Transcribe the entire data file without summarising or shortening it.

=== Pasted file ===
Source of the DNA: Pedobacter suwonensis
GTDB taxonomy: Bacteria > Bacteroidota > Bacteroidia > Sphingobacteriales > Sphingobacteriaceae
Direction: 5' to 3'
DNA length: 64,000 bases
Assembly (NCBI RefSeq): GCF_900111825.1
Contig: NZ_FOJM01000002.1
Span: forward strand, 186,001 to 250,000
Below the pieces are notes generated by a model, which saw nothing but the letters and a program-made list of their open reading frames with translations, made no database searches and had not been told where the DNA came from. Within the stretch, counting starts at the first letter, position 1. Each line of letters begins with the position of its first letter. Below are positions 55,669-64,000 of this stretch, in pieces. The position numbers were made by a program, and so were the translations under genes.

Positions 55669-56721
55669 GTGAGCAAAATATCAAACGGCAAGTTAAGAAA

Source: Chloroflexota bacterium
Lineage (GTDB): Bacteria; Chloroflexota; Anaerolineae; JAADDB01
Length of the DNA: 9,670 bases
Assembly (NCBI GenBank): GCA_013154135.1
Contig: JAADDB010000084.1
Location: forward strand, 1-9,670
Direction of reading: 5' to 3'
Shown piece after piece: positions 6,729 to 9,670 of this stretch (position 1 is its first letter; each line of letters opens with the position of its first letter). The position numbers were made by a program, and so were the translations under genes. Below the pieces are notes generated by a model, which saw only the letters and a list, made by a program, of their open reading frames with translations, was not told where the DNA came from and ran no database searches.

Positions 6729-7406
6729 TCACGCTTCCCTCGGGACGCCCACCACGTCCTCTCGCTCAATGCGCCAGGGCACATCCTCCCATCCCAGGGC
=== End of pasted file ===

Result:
Source of the DNA: Pedobacter suwonensis
GTDB taxonomy: Bacteria > Bacteroidota > Bacteroidia > Sphingobacteriales > Sphingobacteriaceae
Direction: 5' to 3'
DNA length: 64,000 bases
Assembly (NCBI RefSeq): GCF_900111825.1
Contig: NZ_FOJM01000002.1
Span: forward strand, 186,001 to 250,000
Below the pieces are notes generated by a model, which saw nothing but the letters and a program-made list of their open reading frames with translations, made no database searches and had not been told where the DNA came from. Within the stretch, counting starts at the first letter, position 1. Each line of letters begins with the position of its first letter. Below are positions 55,669-64,000 of this stretch, in pieces. The position numbers were made by a program, and so were the translations under genes.

Positions 55669-56721
55669 GTGAGCAAAATATCAAACGGCAAGTTAAGAAA

Source: Chloroflexota bacterium
Lineage (GTDB): Bacteria; Chloroflexota; Anaerolineae; JAADDB01
Length of the DNA: 9,670 bases
Assembly (NCBI GenBank): GCA_013154135.1
Contig: JAADDB010000084.1
Location: forward strand, 1-9,670
Direction of reading: 5' to 3'
Shown piece after piece: positions 6,729 to 9,670 of this stretch (position 1 is its first letter; each line of letters opens with the position of its first letter). The position numbers were made by a program, and so were the translations under genes. Below the pieces are notes generated by a model, which saw only the letters and a list, made by a program, of their open reading frames with translations, was not told where the DNA came from and ran no database searches.

Positions 6729-7406
6729 TCACGCTTCCCTCGGGACGCCCACCACGTCCTCTCGCTCAATGCGCCAGGGCACATCCTCCCATCCCAGGGC